Criminal Justice Program at the John Hay Essay

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Criminal Justice Program at the John Hay College of Criminal Justice. This is one of the most famous criminal justice programs in the nation and its home is one of the most diverse and challenging metropolis in the country: New York City. The criminal justice program here is different from others in a variety of ways, most notably in its origins.

Unlike other criminal justice programs, this one developed not out of student demand, but out of need. "In the mid 1950s, civic leaders and the New York City Police Department became increasingly aware of the growing complexity of police work, not only in the internal administration and operation of the department, but also in the ongoing relations between police and the community. In response to these concerns, a Police Science Program was established in 1954 at the then Baruch School of Business and Public Administration of City College" ( Unlike other criminal justice programs, what made the program at John Jay distinctive was the heavy emphasis which was placed on creating a strong curriculum in the liberal arts as the foundation for a solid police education; this was also used as a tool to attract more and more students -- and effectively so. In the mid-1960s a particular committee was created by the Board of Higher Education to develop an independent degree just for police science. This was one of the first colleges of police science in the nation and it began in 1965 (


However, one of the overwhelming strengths of the program was that even in its most nascent time, it was not afraid to re-evaluate and make changes. With this new program, the college of police science, there was still a glaring awareness of that a gap existed between the name given to the college and the overall mission. "In recognition of its broad education objectives in the process of criminal justice, development of leadership and emphasis on professional achievement in public service, the college was renamed John Jay College of Criminal Justice, in honor of the first Chief Justice of the U.S. Supreme Court" ( Changes like these have allowed the college to gain the interest of the most promising students who come from diverse backgrounds and who have the intellectual acuity, moral commitment and professional competence to take head on the obstacles of crime, the need for justice and the specifics of public safety in a liberated society. Another remarkable aspect of the program is that the program credits its own success with the ability and drive of their students; the program is adept at selecting the most driven students who have been able to cultivate strong careers for themselves within the arena of criminal justice work and an education and career in public service.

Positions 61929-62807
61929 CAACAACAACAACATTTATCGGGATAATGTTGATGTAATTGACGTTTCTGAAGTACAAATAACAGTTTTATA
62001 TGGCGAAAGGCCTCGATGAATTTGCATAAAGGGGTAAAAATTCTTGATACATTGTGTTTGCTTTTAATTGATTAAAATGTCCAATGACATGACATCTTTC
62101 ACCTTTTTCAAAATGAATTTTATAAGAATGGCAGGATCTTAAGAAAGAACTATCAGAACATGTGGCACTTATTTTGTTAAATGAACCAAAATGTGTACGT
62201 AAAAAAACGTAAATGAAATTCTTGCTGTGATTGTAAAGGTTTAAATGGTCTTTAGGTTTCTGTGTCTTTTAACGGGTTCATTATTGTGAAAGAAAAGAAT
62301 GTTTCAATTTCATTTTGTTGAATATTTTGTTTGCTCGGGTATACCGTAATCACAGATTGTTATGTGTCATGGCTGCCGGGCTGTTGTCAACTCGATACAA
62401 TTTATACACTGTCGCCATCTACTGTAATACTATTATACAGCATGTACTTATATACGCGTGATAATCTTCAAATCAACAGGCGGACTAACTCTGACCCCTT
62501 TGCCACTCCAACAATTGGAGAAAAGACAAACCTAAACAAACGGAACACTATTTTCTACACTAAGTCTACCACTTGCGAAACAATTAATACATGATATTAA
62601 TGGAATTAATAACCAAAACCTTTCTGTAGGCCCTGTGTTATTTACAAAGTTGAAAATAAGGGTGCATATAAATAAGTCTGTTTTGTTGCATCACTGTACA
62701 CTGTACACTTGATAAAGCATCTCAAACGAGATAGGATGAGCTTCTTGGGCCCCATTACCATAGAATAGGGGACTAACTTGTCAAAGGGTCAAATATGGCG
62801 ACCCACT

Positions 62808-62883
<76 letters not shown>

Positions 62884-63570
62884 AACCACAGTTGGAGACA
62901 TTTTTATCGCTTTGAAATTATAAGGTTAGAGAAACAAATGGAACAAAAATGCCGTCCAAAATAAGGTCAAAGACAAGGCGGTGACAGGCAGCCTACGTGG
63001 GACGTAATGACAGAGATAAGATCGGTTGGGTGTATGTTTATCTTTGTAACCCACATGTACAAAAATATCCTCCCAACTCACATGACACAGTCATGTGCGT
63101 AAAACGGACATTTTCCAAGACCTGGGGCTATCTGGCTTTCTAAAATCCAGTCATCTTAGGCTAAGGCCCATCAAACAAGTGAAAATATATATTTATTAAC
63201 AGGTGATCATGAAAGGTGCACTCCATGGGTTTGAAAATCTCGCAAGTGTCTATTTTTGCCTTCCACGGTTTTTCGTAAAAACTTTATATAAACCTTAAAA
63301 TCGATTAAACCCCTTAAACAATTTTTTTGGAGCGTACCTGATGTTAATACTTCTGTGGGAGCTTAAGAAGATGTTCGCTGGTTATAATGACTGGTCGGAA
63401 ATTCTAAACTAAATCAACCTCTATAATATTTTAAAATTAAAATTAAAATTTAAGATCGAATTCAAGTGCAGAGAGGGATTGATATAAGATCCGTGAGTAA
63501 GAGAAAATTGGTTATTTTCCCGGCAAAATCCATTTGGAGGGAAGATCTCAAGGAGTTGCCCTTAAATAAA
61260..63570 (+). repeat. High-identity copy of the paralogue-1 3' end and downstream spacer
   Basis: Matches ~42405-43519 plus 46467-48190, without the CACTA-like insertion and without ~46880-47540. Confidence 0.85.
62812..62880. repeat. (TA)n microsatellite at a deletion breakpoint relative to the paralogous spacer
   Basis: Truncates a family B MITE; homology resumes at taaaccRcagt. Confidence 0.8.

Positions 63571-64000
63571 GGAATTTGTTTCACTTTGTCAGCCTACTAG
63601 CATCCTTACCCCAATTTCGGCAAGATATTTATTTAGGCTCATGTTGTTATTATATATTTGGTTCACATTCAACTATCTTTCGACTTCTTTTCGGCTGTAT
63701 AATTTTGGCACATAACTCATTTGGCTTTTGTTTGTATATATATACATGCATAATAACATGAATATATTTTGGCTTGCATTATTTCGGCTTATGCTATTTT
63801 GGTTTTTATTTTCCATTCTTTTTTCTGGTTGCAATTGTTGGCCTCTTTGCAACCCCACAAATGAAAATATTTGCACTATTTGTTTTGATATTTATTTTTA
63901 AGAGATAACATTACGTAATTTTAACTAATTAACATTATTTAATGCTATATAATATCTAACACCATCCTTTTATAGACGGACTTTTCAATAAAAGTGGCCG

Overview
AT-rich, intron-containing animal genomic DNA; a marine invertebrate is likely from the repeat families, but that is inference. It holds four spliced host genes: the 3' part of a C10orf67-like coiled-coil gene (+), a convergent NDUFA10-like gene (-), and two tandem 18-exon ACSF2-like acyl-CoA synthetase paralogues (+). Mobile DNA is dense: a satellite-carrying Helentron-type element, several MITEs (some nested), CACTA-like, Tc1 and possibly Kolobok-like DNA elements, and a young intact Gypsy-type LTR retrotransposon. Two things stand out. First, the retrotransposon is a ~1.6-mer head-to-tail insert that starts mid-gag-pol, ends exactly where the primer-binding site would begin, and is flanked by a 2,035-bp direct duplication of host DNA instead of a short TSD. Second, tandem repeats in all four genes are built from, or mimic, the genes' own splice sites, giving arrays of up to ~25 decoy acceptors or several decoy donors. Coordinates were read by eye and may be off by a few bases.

Proof of Effectiveness

One of the most overwhelming signs of the overall benefit of the program has been its ability to continue to attract the most top-notch students in the field: this is evident not only in the data collected but in the fact that the school has been forced to expand. "New York's John Jay College of Criminal Justice has been faced with fortunate pressures: surging enrollment and the changing technologies of criminal justice and education. Yet, for years, students and staff continued to work out of several disjointed buildings in Midtown Manhattan. That changed in 2007, when the school broke ground on a new Skidmore, Owings & Merrill (SOM) -- designed structure that would not only increase the school's space, but also unify its campus, all while providing sorely needed space for student life, auditoriums, lecture halls, and the technological setup for a 21st century school" (Gendall, 2012). This demonstrates one of the more remarkable aspects of the school: its ability to marry old and new. The new building, with its gleaming presence and its marvelous architecture can provide things that the old building is unable to. The new building offers more shared spaces for students to commune and collaborate with one another. The new building also offers…

Sources Used in Document:

References (2013). Drug Market Intervention Training. Retrieved from:

Gendall, J. (2013). John Jay College of Criminal Justice. Retrieved from (2013). History of John Jay. Retrieved from

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